“In the dialectical context of the council”, Huels writes, the reason for the restrictive statement against unauthorized liturgical changes “doubtless … was to reassure the conservative minority who did not want to change anything and who feared abuses…. The [restriction] thereby helped to bring about the consensus that ultimately resulted in the nearly unanimous favorable vote on the constitution as a whole”.
But this is not needed today, Huels says, because “the most vociferous opponents of the liturgical reforms have now been discredited and their leaders [Archbishop Marcel Lefebvre, et al] excommunicated” (pp 147-148).
“In other words”, he explains, “the exact and literal fulfillment of the rubrics and other laws ought not to be the only consideration of the liturgical minister but, rather, how the law can be understood and enfleshed in ways that enhance the worship experience of the assembly” (p 149).
“Canon Law states that no one on personal initiative may add, remove, or change anything in the liturgical books when celebrating the sacraments. This may, at first sight, appear to prohibit individuals from using inclusive language when the official texts do not. However, when the historical and theological contexts of the canon are uncovered, it becomes clear that the spirit of the law, if not its letter, actually favors the use of inclusive language” (p 151).
On the Institutio Generalis Missalis Romani
At a workshop to explain the new Missal and the Institutio Generalis, or rules for celebration of Mass, sponsored by the diocese of Owensboro, Kentucky, last August, Huels suggested that it doesn’t really apply to the US Church:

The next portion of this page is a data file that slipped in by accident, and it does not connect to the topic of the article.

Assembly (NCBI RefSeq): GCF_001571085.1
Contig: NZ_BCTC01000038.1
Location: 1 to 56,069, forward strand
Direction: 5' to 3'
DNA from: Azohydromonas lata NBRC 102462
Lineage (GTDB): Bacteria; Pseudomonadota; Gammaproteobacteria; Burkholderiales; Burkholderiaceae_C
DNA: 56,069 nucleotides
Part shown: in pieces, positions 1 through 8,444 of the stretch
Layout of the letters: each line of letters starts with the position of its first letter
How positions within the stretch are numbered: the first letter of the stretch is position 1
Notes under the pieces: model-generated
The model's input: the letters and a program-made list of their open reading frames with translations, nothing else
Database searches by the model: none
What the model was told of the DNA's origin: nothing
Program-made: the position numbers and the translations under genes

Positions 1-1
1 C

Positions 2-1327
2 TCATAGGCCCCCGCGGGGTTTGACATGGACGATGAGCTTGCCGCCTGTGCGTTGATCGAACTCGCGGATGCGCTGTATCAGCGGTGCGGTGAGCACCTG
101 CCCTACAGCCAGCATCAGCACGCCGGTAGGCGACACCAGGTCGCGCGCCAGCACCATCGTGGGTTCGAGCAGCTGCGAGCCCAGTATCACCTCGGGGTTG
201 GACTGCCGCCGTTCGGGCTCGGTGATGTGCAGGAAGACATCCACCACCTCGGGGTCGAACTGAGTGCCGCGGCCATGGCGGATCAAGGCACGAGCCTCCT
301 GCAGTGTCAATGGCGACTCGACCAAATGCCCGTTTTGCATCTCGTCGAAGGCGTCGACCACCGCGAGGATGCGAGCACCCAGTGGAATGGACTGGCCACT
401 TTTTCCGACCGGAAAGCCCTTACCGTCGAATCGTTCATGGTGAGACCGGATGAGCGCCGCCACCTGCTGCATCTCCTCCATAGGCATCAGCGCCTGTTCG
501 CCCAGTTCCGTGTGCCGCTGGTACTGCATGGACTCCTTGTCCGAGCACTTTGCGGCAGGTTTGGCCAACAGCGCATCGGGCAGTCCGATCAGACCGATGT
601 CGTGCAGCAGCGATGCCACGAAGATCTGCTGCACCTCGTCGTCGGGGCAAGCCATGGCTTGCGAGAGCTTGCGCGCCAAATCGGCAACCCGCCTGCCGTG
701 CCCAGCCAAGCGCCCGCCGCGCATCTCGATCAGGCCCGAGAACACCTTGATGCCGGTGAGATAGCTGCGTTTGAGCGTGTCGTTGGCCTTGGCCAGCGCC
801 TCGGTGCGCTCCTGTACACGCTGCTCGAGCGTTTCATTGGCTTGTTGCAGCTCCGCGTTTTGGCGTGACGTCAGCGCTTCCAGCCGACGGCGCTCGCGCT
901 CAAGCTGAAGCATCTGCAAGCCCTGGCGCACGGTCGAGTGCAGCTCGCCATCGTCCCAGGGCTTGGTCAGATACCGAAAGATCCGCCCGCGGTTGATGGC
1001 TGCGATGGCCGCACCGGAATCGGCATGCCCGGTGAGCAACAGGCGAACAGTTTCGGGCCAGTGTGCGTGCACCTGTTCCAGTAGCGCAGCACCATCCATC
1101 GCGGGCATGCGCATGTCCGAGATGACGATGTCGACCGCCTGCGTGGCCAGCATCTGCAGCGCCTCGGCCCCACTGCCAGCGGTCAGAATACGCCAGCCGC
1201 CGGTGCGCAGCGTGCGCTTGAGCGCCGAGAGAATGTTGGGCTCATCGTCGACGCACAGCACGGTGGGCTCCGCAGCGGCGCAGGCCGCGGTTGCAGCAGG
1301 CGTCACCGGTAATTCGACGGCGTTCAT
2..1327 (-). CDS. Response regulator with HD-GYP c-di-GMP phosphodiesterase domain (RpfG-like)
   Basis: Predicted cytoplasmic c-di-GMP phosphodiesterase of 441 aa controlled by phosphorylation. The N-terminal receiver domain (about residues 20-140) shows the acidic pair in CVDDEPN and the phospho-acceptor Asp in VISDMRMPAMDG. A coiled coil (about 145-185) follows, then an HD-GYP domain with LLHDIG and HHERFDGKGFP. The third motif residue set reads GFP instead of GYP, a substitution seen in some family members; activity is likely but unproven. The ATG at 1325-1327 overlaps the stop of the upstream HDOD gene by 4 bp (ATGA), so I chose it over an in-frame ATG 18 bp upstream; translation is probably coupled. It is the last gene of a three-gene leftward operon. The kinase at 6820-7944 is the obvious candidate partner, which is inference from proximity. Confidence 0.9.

“The Roman Missal is primarily written with the Church of Rome and Mass at Saint Peter’s in mind…. In Rome, especially at Saint Peter’s, the norm is that there are a large number of priests and deacons to celebrate each [Mass] and therefore fewer lay liturgical ministers are present. In comparison to Rome for most Catholic communities in the United States the norm is only one priest and a large number of lay ministers. With this in mind it is easy to see why the Instruction calls for the priest and or deacon to perform several functions that here in the United States the priest would perform along with various lay ministers”.
(Quoted in “Meaning and Implementation of the new General Instruction of the Roman Missal Discussed”, West Kentucky Catholic, September 2001.)
On Kneeling vs. Standing
“In English-speaking North America, the posture prescribed by the bishops’ conferences during the eucharistic prayer is kneeling from the end of the Sanctus through the Amen. However, in some parishes and in many religious communities and seminaries, the assembly stands throughout the eucharistic prayer. Is this an acceptable variation or an abuse of the law?…